Typically this is the time of the year that many people realize that they've eaten way too much during the holidays and choose to make a resolution to lose the weight, hopefully by bathing suit season. I can't help but dismiss most people's resolutions since many people give up rather quickly. There are a couple reasons for this, and hopefully you can learn from other's (and my own) mistakes.
1. Your goal is too lofty. As much as we'd all love to lose 20 pounds in 2 weeks, it's not possible. If you do lose that much weight that fast, then it's not in a healthy way and more than likely you'll gain it all back and then some once you've come off the crash diet you embarked on or quit taking the diet pills. Plus if you lose weight too quickly you'll end up with a lot of excess skin (think of the folks who have had gastric bypass). Who wants that? Give your body time to get used to being healthy again.
2. You aren't willing to put in the work necessary to meet your goal. To lose weight in a healthy way, you should not lose more than 1-2 pounds a week (doesn't sound hard until you try it). This means either cutting out or burning 3500-7000 calories a week. Preferably it is better to combine a healthier diet plus a good exercise routine. Unfortunately the weight won't come off on it's own. You have to be willing to break a sweat 3-4 times a week and make a commitment to yourself to eat better. (Working out like a fiend and eating all the junk you get your hands on isn't only sabatoging your efforts, you'll quickly get tired of working out so much and you're still stuck with bad eating habits. Trust me - I've done this.)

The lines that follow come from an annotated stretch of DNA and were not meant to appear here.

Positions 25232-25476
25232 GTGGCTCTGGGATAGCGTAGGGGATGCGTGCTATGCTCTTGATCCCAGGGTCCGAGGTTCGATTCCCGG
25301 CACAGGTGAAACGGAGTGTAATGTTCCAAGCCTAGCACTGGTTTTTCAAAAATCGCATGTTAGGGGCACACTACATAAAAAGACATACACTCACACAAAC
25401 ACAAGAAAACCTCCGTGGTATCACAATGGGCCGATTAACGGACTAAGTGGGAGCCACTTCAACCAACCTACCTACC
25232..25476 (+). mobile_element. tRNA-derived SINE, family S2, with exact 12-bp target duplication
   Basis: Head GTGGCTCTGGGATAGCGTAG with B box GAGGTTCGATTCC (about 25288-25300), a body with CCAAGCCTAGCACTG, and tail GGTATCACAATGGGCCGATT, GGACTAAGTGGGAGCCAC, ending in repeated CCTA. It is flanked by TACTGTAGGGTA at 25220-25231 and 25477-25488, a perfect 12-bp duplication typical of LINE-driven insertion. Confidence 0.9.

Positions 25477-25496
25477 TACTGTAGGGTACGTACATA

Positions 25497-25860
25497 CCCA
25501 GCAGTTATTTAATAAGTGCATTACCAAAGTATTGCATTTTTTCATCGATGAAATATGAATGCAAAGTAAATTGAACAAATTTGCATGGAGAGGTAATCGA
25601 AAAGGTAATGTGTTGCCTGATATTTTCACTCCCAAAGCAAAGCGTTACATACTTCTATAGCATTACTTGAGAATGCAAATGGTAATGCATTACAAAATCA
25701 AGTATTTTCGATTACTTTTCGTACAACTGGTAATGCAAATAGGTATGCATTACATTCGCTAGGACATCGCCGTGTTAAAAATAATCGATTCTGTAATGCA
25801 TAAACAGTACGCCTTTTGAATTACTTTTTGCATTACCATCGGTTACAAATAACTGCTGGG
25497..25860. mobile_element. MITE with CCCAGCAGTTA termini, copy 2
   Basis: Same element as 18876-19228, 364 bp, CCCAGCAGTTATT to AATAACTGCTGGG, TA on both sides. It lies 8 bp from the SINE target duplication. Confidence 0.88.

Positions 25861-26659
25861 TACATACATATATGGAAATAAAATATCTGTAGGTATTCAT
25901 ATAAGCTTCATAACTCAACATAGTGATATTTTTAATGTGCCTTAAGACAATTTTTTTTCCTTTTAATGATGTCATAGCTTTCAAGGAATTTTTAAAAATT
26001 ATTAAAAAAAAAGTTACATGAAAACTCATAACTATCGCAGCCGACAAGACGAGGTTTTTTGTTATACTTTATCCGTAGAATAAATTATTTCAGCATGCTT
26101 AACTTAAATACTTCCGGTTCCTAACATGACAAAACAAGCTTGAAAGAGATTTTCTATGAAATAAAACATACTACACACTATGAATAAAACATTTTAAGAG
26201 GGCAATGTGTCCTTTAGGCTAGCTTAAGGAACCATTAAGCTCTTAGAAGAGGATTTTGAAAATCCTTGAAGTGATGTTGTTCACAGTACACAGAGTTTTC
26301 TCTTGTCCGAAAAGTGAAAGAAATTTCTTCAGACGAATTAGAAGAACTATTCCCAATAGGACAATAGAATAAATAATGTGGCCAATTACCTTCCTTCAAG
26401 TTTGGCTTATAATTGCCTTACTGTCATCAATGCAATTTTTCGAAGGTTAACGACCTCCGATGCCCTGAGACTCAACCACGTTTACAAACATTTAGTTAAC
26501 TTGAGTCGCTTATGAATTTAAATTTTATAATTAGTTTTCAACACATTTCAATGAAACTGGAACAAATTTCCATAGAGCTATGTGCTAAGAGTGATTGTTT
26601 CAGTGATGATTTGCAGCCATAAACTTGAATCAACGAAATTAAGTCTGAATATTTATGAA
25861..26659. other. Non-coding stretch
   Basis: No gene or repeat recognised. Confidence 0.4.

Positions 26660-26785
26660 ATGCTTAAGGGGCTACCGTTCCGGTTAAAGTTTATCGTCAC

How can you avoid the pitfalls we've all had when trying to keep our resolutions? Here are a couple suggestions from me:
1. Make your goal realistic. Perhaps instead of focusing so much on how much you want to lose you can focus on a fitness goal. For example - try to run for a whole mile without stopping. Don't worry about how fast you're running. Just run. Build up to that level of endurance by gradually increasing your running time. Start at 2 minutes and go from there. The Everything Running Book by Art Liberman, Stephen Pribut, and Carlo De Vito gives an excellent mileage build up chart for beginners. You'll burn calories while you're doing this while keeping the exercise interesting.
2. Tell people about your goal. The more people that know about your goal and how you're doing, the more likely you are to stick with it. Just don't fall into the trap of doing all of this work for everyone but yourself. And if it seems like you have a friend or friends who are unwittingly sabotaging your goals by encouraging you to eat junk or skip the workouts, then you know that you need limited interaction with those people. Surrounding yourself with people with similar goals makes meeting your goals that much easier.
3. Do your research. If you think a gym membership will help you, then by all means buy a membership. Just know what you're getting into. Most people quit going to the gym after a few months. Since January is the busiest time for gyms, be prepared for too many people and too few of them with manners. If running outside is more your style, read up on what it takes to make that successful (I heartily suggest the right gear, which varies from region to region).
In the end, don't make getting fit and healthy a chore. This should be a resolution for a healthier and happier you.